I had the rare opportunity back in May, 2018 to submit an “insight” to my colleague Todd Fitzgerald for a book he was writing. In the end, I was one of 75+ senior cyber professionals who did, and the result was an interesting combination of stories and reference material published as CISO COMPASS: Navigating Cybersecurity Leadership Challenges with Insights from Pioneers.
Update as of July 2020:
CISO COMPASS was inducted into the 2020 Canon Cybersecurity Hall of Fame. The book is one of five inducted this year.
What made you decide on the topic/format for CISO Spotlight?
When I co-authored the book CISO Leadership: Essential Principles for Success (2007) with Micki Krause, we assembled about 20 people, some of the most prominent pioneers of the industry. I researched the areas that needed to be addressed, and then we met in a hotel in Chicago over a weekend to decide who was going to write which chapter. While that book was the first CISO book of its kind, I felt we could create a much better book if 1) it was written in one voice, 2) more CISOs were involved, and 3) it contained a logical flow for ‘the job of the CISO’ by including an organized roadmap vs. a collection of articles. Hence, the idea for CISO COMPASS: Navigating Cybersecurity Leadership Challenges with Insights from Pioneers (2019) was to write the roadmap completely myself, in one voice, and supplement the roadmap with experiences from those CISOs and cybersecurity leaders (over 75 participated) in the trenches. I also organized the approach by applying a management framework (McKinsey’s “7S”) to the cybersecurity issues so that we could think of leading cybersecurity as a business. I also wanted this book to represent experience, not theoretical ideas: practical ideas resulting from actual CISO challenges, the actions they took, the results achieved and what they would do differently if they had the chance. The result was a book that has value to new and experienced CISOs with a desire to learn from others as well as those considering the leadership track.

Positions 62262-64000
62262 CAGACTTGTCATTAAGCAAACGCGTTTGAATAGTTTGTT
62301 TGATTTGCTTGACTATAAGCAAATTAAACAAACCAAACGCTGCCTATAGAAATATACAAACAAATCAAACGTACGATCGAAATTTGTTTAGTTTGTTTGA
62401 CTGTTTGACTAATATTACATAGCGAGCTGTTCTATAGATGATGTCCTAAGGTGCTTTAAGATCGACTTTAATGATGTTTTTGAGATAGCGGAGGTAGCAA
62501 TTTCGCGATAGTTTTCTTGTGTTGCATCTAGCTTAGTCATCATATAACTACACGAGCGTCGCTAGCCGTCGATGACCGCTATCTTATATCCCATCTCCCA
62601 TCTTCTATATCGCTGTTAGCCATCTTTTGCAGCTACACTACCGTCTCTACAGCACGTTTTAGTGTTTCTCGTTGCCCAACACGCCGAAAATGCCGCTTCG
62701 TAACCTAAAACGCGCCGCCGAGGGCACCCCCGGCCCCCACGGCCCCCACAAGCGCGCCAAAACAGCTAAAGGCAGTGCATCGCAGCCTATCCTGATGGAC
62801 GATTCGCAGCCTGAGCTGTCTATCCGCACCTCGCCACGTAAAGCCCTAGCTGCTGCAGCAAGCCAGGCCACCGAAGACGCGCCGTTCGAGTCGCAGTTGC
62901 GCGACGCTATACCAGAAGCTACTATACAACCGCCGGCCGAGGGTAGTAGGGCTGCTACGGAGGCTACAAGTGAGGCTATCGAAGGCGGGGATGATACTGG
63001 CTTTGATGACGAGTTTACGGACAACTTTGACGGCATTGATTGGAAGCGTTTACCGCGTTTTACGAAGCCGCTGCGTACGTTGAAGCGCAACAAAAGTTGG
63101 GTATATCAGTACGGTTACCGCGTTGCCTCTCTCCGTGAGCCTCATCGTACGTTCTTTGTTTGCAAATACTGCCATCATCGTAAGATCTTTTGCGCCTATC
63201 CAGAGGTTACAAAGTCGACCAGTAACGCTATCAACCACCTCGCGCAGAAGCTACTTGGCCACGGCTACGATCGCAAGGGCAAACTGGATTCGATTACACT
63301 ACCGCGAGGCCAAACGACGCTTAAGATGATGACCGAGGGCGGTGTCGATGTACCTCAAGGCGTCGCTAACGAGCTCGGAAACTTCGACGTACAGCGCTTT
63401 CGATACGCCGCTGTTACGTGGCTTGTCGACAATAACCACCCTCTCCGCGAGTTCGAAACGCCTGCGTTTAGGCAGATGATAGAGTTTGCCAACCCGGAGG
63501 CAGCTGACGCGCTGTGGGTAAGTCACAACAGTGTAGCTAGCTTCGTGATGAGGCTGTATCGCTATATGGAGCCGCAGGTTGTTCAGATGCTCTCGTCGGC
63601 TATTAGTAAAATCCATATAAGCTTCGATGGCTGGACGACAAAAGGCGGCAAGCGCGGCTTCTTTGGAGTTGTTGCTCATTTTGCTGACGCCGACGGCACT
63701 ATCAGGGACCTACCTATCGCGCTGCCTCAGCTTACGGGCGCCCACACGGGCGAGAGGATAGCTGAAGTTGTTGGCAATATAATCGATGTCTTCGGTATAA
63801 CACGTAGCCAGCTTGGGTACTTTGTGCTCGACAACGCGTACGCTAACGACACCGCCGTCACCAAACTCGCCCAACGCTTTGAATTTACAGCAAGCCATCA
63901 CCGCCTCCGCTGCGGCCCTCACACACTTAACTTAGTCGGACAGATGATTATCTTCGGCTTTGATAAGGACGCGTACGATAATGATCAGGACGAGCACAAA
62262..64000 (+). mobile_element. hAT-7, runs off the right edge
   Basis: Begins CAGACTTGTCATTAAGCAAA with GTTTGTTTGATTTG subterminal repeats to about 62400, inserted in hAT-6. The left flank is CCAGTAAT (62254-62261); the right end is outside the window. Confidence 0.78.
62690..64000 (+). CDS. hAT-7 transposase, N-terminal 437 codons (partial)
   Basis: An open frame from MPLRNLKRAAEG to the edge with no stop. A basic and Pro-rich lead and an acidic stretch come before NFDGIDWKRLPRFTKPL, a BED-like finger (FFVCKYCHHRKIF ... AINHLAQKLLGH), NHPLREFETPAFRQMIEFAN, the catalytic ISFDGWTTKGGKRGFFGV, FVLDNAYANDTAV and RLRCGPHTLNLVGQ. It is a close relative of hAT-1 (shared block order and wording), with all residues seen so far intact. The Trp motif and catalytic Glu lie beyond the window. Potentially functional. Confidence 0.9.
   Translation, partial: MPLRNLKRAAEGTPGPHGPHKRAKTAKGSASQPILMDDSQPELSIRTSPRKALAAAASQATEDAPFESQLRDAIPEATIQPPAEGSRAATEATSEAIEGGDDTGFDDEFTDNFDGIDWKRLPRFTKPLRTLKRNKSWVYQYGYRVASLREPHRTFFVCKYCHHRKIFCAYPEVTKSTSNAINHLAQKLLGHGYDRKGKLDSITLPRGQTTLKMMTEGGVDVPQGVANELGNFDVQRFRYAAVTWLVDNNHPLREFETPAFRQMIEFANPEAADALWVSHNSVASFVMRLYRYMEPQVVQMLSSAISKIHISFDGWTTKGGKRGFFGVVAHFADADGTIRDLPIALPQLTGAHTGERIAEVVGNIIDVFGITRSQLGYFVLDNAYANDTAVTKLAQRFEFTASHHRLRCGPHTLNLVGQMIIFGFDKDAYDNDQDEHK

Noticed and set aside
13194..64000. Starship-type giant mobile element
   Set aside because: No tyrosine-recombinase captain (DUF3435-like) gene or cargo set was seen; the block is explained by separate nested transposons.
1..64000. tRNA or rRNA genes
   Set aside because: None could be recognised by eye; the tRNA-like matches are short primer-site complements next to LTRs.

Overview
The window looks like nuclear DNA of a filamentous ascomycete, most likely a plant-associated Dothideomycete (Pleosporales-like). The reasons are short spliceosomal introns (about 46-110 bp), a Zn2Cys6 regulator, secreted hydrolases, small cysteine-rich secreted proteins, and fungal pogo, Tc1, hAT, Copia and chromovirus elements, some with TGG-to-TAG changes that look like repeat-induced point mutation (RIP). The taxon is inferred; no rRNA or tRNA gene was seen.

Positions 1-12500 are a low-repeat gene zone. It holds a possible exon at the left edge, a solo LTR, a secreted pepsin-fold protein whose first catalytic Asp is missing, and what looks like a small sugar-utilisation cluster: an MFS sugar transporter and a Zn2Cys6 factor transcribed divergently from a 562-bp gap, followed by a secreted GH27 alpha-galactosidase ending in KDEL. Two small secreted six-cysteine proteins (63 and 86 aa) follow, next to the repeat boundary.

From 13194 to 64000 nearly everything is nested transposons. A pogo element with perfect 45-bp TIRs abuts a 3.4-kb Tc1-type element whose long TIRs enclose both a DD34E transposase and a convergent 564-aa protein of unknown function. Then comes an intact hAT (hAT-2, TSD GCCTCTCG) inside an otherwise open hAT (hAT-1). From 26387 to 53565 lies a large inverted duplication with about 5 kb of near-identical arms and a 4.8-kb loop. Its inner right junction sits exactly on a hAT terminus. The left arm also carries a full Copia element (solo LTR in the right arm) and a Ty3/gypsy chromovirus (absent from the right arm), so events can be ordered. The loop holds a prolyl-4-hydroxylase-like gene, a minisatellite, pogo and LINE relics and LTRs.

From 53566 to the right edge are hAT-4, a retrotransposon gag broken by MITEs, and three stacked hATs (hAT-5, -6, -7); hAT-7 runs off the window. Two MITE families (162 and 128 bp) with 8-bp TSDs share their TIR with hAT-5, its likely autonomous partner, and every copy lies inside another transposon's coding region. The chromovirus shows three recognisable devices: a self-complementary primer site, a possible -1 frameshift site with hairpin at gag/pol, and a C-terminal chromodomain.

What was the hardest part in creating this work?
Writing a book is not easy. Even though this is my 4th and I have contributed to over a dozen others, the process is never easy. The idea that you can “write a page a day and have a book at the end of the year” is simply not true. While you may have a book at the end, it may not be one anyone wants to read! The writing process was the result of a lot of planning, and then once you create the plan, it changes constantly. Some days you could write for 10-15 hours barely taking a break, as one idea flows from another. Other days – you stare at a screen and after 8 hours and a page worth of output, decide it is a good time to go for a walk in nature – where the best idea you had all day suddenly comes! I found the hardest parts of writing were beginning a topic and ending it – in the middle, the words just came from who knows where! I wasn’t looking to become published with this book. I wanted to produce a good book that people would want and find useful in their work. The only way to do that is to review everything daily with a critical eye and ask, would this have value to someone? Hopefully this was accomplished.
What was the most interesting/unusual nugget you uncovered?
There are so many useful perspectives in the book it would be difficult to call out just one. What struck me, quite honestly, was the willingness of the CISOs to contribute, particularly during periods of their lives where they were dealing with ‘life.’ Sometimes we forget that CISOs are not a monolithic group. By that I mean that while we may listen to them on a panel about security issues, it is easy to forget that they also are humans living lives. I had contributors who were caring for a sick parent, recovering from personal hospital stays, finding a spare moment in an airport lounge, having babies, or in the midst of moving their families across the country for a new job. And yet…these people took the time to share their information. People in this profession are a caring, helpful bunch with a willingness to serve others.
Are there any broad patterns that emerged for you as you pulled it together?
Most definitely. I can see a maturing of our industry with the embracing of frameworks; the importance of developing the right, diverse, competent talent; discussions of risk; moving away from the technical CISOs of the early days; and truly operating security as a business partner.
Did CISO Spotlight help you figure out what your next book might be?
I have been asked if I will write another edition. I love hearing the question because it means the book has had a positive impact. People tell me they have Post-it notes all over the book. I met someone the other day that told me the book made him decide to pursue a career as a CISO. I can’t tell you what those comments do for me – while the book may have inspired him, the gift was really mine. He inspired me to write more, and yes, there will be more. I have a few ideas, whether another edition or a whole new book; I would love to hear from your readers! If I can find the time, I also plan on writing a (non-security) self-help book – Hint: read Chapter 13 in CISO COMPASS.
Thanks for your time!
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